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  • Clayton T. Robertson

Social Media Research -- Is Your Attorney On the Cutting Edge?

Updated: Apr 14

By Clayton T. Robertson, Attorney-at-Law (Criminal Defense / Civil Litigation Attorney)


How sophisticated is your attorney? Are they using technology like they practice in the 21st century? Or are they running a practice that looks like it's from the 1970s? I have worked for both types of practices, and when I worked for a "1970s-style" practice (I'm exaggerating a bit, but the emphasis on technology was terrible) I realized it was time to work for myself.


Concerning social media, there is a vast world of potential evidence out there that could affect your case. Witnesses post comments, pictures, videos, and other information about your case (including identifying other possible witnesses or evidence). This is true in both criminal and civil cases.


Unfortunately, some attorneys feel overwhelmed with social-media research. Many are confused by the rules (including the ethics rules). Others underestimate its potential value. Others might simply be "too busy," but that's no excuse. Or they might not be technologically sophisticated. That's just as bad. There are no excuses. You need an attorney who is up to date on this subject.


There are programs that are now used by attorneys and/or by their investigators that allow your trial team to systematically research the social-media pages of witnesses. I won't list them here, but they are available. There are also options that allow attorneys to research the social-media pages of prospective jurors to make sure they are telling you and the court the truth about their backgrounds and their opinions, values, and beliefs, all of which might make them a bad fit for a particular case and might make them unable to be fair and impartial in your trial. Recently, we've also heard of instances in which police officers post inflammatory information on their social-media pages that undermines their credibility. But if your attorney is not conducting this research, you will never know.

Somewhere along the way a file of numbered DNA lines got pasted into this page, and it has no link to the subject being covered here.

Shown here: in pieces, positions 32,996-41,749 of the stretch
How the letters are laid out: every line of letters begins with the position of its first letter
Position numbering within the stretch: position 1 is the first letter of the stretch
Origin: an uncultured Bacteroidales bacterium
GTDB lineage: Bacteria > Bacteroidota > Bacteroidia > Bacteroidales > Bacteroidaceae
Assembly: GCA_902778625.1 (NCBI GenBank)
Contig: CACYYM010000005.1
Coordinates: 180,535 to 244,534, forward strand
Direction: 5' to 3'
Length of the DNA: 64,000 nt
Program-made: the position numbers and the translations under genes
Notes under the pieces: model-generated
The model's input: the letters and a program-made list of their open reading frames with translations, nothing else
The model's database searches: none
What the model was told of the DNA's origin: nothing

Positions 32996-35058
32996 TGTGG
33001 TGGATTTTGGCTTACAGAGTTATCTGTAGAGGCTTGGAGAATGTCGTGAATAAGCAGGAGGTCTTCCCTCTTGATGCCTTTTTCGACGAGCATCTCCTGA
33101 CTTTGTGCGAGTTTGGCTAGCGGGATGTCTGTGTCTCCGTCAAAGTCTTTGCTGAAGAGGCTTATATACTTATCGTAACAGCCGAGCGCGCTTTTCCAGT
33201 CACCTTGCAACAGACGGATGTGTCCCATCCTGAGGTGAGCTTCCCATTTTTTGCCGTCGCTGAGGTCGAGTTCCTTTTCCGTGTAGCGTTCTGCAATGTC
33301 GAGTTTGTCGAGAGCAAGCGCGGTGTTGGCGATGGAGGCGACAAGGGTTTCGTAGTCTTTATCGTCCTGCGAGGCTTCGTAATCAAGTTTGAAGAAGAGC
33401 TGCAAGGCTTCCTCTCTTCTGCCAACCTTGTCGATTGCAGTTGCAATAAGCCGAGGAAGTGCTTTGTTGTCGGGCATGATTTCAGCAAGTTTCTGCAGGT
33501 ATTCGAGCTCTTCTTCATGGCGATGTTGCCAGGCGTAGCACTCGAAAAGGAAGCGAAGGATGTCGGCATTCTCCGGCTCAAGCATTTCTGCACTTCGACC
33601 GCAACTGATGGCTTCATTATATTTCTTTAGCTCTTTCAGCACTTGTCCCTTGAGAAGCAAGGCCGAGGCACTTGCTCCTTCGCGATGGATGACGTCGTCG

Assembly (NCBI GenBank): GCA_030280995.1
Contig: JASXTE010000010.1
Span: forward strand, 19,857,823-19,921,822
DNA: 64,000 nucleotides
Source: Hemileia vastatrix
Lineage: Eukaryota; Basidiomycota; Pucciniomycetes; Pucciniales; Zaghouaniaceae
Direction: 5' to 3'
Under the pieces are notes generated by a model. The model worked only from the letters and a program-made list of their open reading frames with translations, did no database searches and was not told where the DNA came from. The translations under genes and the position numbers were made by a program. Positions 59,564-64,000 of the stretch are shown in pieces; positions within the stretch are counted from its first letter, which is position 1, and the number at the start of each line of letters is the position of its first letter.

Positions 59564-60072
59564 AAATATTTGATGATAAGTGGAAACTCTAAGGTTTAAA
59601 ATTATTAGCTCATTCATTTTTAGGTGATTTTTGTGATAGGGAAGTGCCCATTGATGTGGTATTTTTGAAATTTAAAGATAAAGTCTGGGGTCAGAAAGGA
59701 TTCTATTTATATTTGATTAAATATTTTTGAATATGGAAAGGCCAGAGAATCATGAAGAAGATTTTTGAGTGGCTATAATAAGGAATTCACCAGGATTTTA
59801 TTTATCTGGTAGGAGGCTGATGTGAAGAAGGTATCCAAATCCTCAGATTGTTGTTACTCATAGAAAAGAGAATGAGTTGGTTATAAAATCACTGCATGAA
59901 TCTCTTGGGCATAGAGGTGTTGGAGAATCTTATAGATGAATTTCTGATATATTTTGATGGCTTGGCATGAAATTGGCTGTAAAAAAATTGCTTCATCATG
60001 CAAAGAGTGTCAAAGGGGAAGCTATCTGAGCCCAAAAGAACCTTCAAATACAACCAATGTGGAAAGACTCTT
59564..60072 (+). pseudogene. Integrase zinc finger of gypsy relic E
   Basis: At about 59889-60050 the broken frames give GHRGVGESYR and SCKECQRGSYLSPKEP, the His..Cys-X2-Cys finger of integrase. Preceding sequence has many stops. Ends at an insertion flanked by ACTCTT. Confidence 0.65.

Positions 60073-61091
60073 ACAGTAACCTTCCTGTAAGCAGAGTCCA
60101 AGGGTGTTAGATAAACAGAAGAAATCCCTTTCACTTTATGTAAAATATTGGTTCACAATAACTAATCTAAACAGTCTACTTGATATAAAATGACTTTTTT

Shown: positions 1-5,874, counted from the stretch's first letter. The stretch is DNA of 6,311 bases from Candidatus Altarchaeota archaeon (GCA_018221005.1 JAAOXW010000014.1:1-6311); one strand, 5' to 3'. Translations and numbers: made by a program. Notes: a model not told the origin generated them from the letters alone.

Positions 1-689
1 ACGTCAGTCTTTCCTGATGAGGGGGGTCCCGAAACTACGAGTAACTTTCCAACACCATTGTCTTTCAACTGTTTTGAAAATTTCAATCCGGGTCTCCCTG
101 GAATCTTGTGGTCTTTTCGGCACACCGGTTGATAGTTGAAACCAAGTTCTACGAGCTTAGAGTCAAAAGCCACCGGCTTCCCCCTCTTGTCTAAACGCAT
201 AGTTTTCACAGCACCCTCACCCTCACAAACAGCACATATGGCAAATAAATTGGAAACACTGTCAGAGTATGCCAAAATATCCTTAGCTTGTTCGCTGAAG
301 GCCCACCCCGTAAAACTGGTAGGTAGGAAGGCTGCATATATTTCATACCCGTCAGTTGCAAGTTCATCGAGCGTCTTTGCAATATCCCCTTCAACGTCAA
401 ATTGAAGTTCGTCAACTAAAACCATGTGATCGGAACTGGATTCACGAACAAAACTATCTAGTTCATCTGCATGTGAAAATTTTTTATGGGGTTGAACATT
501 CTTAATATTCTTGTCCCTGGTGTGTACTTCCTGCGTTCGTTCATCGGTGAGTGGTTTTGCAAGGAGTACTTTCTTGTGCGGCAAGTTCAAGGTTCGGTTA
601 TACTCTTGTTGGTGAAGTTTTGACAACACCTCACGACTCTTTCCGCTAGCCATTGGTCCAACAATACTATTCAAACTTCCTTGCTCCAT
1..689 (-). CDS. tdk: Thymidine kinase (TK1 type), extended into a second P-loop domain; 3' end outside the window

I have been on recent webinars in which social-media research has been discussed extensively. There is an increasing consensus that it constitutes ineffective assistance of counsel for a trial attorney to go to trial or resolve a case without checking social media for exculpatory, mitigating, or favorable (or, for that matter, unfavorable) evidence. In my opinion, this is equally true in both criminal and civil cases.


There are ethics rules on social-media investigations that vary by jurisdiction. There are also ethics opinions specific to particular sites. For example, as I understand it, a search on LinkedIn is a problem when researching prospective jurors because LinkedIn gives users the option to view who has viewed their profile, which means that an attorney violates ethics rules that prohibit "communications" with jurors when potential (or actual) jurors are able to learn who viewed the profile (among other problems). And there are numerous other rules on how your attorneys conduct social-media research. This is a complicated subject, so you need an attorney.

I should note that another set of rules is triggered in terms of what an attorney should advise their own clients about their social-media accounts in light of anticipated or actual litigation. Again, this gets complicated, and you need legal counsel for advice.


Lastly, as I state in my disclaimer on this site, you cannot rely on this site, or this blog, for legal advice. This is particularly true when it comes to social media. This is a complicated subject, and you need a sophisticated attorney who is knowledgeable about its benefits and potential pit-falls as it relates to the facts and issues in your specific case.





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